Don’t hold back a Character
If a Character’s desired action seems at all plausible (given the genre you’re playing) let them attempt it and use the outcome (successful or not) to stimulate the plot of the adventure. Some GMs will limit their players by stating that their Character can’t even attempt a specific act. This will only result in timid players and a less exciting game. Try not to deny Characters the opportunity to attempt things — let the players set their Characters’ own limitations based on their experiences of past failures.
Play to the Characters
Try to get to know each Character’s distinctions and then over the course of the adventure provide at least one event or encounter specifically geared to their interests, skills expertise, personal traits, or weaknesses. If another Character takes the bait instead, go with it. However, if you’ve constructed the situation correctly, it should be clear that the party must address the situation through the targeted Character.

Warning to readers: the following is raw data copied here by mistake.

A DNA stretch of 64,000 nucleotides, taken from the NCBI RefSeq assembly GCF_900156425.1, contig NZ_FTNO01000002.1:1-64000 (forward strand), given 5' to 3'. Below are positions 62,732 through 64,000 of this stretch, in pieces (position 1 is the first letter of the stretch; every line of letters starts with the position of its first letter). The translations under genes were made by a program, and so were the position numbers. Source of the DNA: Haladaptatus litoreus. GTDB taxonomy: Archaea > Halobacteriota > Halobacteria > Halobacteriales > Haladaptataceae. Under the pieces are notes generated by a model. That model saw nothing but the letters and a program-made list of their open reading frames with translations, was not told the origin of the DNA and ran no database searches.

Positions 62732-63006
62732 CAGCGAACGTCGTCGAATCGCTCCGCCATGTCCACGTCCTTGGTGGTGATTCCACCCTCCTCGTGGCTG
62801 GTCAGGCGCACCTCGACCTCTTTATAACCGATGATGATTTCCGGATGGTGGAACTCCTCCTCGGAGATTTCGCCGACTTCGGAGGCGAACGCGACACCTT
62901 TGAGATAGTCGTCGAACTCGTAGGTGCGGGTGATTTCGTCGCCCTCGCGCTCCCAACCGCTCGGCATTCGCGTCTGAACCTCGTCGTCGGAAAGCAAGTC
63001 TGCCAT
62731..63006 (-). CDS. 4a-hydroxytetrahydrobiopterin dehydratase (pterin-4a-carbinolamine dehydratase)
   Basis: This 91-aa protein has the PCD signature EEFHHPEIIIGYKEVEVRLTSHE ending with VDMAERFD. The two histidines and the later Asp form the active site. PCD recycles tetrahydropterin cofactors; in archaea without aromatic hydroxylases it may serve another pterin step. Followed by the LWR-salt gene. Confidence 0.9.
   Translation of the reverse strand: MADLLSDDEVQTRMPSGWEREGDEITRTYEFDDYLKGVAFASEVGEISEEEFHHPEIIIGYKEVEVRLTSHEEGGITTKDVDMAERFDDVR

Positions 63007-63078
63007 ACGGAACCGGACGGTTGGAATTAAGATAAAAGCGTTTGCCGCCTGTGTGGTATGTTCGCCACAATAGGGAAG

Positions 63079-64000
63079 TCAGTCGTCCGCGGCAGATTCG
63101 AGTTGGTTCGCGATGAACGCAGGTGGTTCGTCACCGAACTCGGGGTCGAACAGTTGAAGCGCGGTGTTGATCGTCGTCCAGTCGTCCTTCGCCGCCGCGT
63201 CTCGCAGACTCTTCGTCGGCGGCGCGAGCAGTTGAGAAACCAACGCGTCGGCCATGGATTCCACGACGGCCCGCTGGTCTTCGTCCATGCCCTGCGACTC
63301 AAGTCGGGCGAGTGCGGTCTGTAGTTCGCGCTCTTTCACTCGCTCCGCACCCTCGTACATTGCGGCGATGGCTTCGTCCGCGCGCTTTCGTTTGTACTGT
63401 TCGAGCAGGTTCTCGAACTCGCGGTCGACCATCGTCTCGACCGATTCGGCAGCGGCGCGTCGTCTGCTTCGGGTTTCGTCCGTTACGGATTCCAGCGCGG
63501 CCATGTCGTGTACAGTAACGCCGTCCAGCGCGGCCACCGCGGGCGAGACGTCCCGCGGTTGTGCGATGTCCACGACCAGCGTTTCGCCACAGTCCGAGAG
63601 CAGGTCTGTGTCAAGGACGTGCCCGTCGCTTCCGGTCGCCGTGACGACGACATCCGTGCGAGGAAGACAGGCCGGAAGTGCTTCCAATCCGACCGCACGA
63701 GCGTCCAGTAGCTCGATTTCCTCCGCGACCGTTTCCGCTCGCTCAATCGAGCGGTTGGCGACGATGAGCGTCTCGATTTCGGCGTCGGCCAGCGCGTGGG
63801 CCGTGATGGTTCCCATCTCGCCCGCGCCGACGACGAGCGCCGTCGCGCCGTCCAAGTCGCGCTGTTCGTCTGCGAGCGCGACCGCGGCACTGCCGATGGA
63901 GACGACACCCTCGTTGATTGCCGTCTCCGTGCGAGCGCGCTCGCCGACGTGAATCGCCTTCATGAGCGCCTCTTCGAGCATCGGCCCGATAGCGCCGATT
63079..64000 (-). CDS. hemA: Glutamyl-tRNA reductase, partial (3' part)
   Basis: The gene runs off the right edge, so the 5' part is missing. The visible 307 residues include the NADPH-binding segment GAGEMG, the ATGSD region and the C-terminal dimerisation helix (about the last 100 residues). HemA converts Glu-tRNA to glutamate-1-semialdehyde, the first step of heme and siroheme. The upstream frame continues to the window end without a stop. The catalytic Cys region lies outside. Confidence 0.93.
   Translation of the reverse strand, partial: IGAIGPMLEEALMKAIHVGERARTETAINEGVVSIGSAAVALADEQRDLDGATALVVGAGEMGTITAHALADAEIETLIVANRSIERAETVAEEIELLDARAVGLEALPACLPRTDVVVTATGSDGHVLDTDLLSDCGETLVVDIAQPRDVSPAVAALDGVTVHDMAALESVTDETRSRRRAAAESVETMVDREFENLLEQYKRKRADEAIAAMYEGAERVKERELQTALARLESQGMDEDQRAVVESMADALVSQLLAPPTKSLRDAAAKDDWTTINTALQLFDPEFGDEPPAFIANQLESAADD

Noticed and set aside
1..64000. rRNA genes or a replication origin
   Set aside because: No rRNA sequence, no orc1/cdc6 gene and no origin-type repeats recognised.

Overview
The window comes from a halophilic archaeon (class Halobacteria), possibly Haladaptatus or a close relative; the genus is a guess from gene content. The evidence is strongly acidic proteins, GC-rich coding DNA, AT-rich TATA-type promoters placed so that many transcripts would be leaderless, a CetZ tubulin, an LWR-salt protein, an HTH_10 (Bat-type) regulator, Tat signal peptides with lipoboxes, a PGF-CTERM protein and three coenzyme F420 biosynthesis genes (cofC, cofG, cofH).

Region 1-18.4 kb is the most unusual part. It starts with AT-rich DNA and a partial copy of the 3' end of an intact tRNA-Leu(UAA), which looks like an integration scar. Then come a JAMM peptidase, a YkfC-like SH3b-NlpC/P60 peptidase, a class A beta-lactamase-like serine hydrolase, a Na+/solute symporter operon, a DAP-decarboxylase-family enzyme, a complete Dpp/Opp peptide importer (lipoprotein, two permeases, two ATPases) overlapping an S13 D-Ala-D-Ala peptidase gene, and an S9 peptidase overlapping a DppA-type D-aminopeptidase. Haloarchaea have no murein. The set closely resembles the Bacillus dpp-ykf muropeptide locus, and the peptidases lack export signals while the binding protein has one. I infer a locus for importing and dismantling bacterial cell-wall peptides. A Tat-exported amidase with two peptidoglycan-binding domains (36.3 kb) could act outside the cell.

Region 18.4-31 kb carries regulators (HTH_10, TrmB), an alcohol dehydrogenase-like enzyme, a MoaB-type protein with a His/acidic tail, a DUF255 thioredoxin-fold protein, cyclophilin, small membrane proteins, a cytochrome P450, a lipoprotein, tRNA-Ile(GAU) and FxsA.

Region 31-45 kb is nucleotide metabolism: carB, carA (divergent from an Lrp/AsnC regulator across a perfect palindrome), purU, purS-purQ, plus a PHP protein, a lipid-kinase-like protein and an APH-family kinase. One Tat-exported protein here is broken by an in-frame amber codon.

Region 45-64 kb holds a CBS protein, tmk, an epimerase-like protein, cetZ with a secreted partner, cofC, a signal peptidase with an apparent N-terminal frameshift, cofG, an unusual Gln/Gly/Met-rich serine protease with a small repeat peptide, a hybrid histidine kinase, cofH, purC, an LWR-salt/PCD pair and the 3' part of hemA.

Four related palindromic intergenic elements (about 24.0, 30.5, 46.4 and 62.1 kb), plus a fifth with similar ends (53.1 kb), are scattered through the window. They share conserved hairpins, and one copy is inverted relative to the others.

Go With the Flow
This is crucial to stress-free Gamemastering and difficult for some to apply. If you’ve established an outline or script for your plot in advance and the Characters take a sudden turn which causes them to omit a location or event, let it go. Remember, the Characters don’t know what cool thing they’ve missed — they’re responding to events as they’ve encountered them. Concern yourself with what ‘logical’ encounter or event the Characters would experience on their new course, rather than worrying about what they could have seen.
Let the Adventure Write Itself
If you’re GMing without a predetermined and detailed plot, pay attention to what the Characters say and do and use their successful actions (and failures) as windows of opportunity to introduce Gamemaster Characters and events (e.g., a crisis or opportunity requiring a quick response) into the developing story. When you confront the Characters with an event or encounter try to consider two or three possible outcomes to the situation and how they might impact on the plot.
Just ask yourself: “What 3 possible things could happen next?” Then, when the Characters act in response, you can smoothly present whatever events that flow logically from the situation. If the Characters act in a way that you did not consider, again, go with the flow and see where it leads. You will often be thrilled by the results.